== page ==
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April 21, 1996 No 16 (391)

The Warsaw Voice - News


Rally Rights Restrictions Mulled

Officials consider: Should controversial marches be banned at sites of martyrdom? Or should fascist groups be banned outright?

A week after far-right demonstrators marched through the Auschwitz concentration camp museum carrying anti-Semitic banners, the government has proposed legal restrictions on the right to demonstrate.

The Polish PEN Club, the European Congress of Jews, the Polish Union of Jewish Students (PUSZ) and the National Coordinating Committee of Jewish Organizations all protested the march, which was organized after the government refused developers the right to build a supermarket next to Auschwitz.

The government announced on April 10 that it would submit a draft law to the Sejm to establish "protective zones" in places like the Auschwitz museum, making it illegal to organize political rallies there.

Opposition deputies charged that the government would seize on the opportunity to restrict the right to demonstrate in general. To placate them, Council of Ministers head Leszek Miller said, "Such zones would not apply to the Presidential Palace or Council of Ministers' Office (URM), because they aren't sites of martyrdom."

The following day, Prime Minister Wlodzimierz Cimoszewicz said he would not fire Bielsko-Biala Governor Marek Trombski, who had given protesters permission to demonstrate at Auschwitz.

Miller agreed with the decision. "There's no legal reason to sack the governor," he told the Sejm.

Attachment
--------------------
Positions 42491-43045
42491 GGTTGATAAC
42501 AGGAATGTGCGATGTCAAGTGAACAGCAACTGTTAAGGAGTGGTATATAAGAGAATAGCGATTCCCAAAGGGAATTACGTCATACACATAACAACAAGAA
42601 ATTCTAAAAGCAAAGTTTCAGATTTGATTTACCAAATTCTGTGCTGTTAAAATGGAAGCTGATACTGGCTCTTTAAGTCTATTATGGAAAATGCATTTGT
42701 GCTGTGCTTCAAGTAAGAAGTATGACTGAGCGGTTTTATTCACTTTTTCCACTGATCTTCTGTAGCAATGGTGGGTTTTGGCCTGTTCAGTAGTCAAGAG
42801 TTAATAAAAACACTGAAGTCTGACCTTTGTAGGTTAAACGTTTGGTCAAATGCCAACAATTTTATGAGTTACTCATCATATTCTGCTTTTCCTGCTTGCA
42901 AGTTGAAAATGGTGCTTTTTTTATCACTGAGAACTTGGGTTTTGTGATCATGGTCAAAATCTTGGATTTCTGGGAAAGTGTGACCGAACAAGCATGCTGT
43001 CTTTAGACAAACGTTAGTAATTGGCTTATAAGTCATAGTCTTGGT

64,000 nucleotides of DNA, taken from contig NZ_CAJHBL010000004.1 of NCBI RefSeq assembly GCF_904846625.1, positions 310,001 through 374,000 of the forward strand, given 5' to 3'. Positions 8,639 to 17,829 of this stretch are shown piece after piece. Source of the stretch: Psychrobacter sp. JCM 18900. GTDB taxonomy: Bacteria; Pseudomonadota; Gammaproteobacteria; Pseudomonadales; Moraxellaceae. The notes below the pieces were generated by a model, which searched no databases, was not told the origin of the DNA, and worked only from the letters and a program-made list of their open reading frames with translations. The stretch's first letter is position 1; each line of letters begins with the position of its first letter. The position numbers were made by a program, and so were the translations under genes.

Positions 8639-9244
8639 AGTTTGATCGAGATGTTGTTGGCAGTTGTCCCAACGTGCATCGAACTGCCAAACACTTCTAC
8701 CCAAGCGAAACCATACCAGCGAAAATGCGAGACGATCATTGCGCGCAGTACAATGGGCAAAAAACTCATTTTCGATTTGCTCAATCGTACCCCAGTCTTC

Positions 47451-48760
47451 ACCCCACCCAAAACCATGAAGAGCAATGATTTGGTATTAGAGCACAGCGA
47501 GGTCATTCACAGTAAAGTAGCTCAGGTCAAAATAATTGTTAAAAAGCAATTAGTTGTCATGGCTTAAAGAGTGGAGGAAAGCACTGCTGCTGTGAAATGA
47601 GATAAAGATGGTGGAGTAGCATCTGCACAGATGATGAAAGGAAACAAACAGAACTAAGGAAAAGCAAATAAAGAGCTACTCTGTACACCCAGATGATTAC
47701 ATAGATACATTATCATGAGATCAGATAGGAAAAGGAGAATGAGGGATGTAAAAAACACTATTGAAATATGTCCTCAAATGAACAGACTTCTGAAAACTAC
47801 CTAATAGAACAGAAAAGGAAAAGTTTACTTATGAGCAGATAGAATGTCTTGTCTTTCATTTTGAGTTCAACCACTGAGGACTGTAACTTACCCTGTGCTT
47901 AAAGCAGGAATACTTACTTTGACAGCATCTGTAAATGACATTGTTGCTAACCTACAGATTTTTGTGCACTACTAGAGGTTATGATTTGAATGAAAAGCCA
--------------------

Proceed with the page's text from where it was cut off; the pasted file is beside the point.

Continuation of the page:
Trombski said he allowed Boleslaw Tejkowski's ultranationalist Polish National Fellowship to demonstrate because its activists had threatened to disrupt the March of the Living, an event in which thousands of Jewish students from around the world march from Auschwitz to the crematorium in Birkenau.

"A state official cannot give in to blackmail," Cimoszewicz said after the meeting with the governor.

"The problem isn't even the consent given for the demonstration, but rather the fact that Tejkowski's Nazi organization can operate legally in Poland," says Michal Chain, a PUSZ leader.

Chain says Trombski should have refused Tejkowski's party permission to march simply because of its history. The party is openly anti-Semitic.

"Poland's problem is not anti-Semitism, but rather Poles' passivity toward it," Chain says.

Longin Pastusiak, deputy chairman of the Sejm's foreign affairs committee, says the incident is hurting Poland's image abroad. "Poland has always been perceived as an anti-Semitic country in which pogroms were organized," he says. "For historical reasons, every incident is inflated and given prominence by the international media."

PUSZ is demanding that Poland's new constitution ban fascist organizations and activities. The current constitution contains a ban on fascist political parties, but parties can easily circumvent it by simply keeping anti-Semitic slogans out of the statutes they present to courts when registering themselves. The current law does not state precise criteria for making a party illegal, or information on who can apply to have a party delegalized.

Kuba Spiewak

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